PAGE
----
And it's not just us. There's, we know there are people in New Orleans and there are people in Twin Cities and there are people in Alaska that are all dealing with the same issue.
Christopher Mitchell (04:51):
Yep. And I feel like surveillance has risen to the top of that in a couple of different ways. One being policies around body cam. Yeah. And, and whether body cam is being done in a way that will benefit the community or not for police body cams. Yeah. that's one I see popping up a lot.
Brandon Forester (05:06):
Yeah. I mean, so I think for me, in some ways the surveillance work and the Internet work are the same, the different sides of the same coin. Because really the way that I think about it, and I think the way that we're starting to think about it more media justice, is we really want communities to have agency over how technology shows up in their communities, whether or not that's lack of access to useful technology to them, or the ways that technology has harmful access to them.
And, you know, the police body came. Like that's a, I feel like that can be a kind of a, a good example of like a challenging subject. So for us, because we have a broad range of folks in our network, and because we have kind of commitments to building towards the world that we want to see, we sometimes can get caught in this debate between what is something that is gonna be a reform that's gonna move us towards that world we wanna see or what is something that actually is a reform that is entrenching the world that we're stuck in and just making it a little less bad. And so I think that's true a lot in surveillance. I remember on a previous podcast you were talking about how schools needed fiber because they had to run all the cameras that the schools had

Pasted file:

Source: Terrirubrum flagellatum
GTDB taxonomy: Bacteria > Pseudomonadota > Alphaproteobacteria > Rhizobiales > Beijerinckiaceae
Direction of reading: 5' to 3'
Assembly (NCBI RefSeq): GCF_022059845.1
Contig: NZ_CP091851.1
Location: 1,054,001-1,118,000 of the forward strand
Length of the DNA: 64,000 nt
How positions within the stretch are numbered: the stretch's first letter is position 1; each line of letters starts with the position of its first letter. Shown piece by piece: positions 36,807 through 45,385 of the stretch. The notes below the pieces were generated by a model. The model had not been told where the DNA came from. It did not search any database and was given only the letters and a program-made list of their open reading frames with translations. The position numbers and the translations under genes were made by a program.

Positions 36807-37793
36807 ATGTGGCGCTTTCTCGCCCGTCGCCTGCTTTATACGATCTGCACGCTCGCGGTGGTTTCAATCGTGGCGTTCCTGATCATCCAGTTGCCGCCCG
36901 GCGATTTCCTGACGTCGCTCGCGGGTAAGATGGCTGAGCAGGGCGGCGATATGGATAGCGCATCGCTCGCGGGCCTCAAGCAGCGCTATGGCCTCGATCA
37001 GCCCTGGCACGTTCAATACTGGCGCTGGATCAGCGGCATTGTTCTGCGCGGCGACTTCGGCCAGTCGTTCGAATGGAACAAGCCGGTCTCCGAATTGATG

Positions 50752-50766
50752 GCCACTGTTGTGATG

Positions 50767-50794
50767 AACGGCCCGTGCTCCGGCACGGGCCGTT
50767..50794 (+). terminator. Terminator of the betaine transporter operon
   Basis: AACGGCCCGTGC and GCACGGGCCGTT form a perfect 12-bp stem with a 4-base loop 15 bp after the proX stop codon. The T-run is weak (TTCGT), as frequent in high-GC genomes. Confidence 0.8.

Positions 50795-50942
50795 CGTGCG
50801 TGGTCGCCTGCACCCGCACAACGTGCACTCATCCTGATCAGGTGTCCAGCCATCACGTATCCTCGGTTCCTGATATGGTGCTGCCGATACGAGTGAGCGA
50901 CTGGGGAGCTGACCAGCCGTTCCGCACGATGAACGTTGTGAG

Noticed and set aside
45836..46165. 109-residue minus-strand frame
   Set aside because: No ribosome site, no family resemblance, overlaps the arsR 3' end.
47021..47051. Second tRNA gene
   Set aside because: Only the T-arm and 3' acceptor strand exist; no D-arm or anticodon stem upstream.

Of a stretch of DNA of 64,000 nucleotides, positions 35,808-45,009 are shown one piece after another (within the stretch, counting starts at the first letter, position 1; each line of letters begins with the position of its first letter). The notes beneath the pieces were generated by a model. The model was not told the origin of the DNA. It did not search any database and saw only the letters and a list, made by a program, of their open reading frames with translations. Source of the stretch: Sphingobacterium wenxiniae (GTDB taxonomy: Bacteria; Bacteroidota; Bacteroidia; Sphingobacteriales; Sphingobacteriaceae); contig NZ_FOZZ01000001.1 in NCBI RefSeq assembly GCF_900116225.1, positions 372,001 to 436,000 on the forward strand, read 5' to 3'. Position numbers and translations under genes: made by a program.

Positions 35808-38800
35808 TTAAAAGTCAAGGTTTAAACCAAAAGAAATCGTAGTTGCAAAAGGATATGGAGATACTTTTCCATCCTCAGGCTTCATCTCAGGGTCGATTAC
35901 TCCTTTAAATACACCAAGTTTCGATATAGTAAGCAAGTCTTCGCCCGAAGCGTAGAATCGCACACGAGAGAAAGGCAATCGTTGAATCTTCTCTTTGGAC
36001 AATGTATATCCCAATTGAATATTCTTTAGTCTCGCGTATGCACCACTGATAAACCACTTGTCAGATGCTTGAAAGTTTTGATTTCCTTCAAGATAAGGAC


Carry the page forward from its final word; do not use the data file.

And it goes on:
Christopher Mitchell (06:11):
To archive tons of video Yeah. Across the network. Because, because if there was an altercation or a student got in trouble, parents would ask, I wanna see the video before I decide if little Johnny or Susie is responsible. You know, and how I wanna react to that.
Brandon Forester (06:26):
What if some of, I mean, I, I think the schools should have fiber, so I'm not saying Right. But for the purpose of like watching kids. But, you know, I think that in general, there are a lot of times when we use our limited resources as communities, and I don't mean like the community members, but the, the, whether it's municipal, state administrator, folks, administrator... And, you know, public safety, public safety, public safety. And so you'll see where they'll often be spending so much money on these systems that are kind of watching us or trying to figure out, you feel like we're almost in a, in a adversarial relationship with our own government because they don't trust us as opposed to actually thinking, well maybe if we invested in things like affordable Internet or locally owned Internet or community run Internet, then maybe that would help to make it so that we don't have these problems.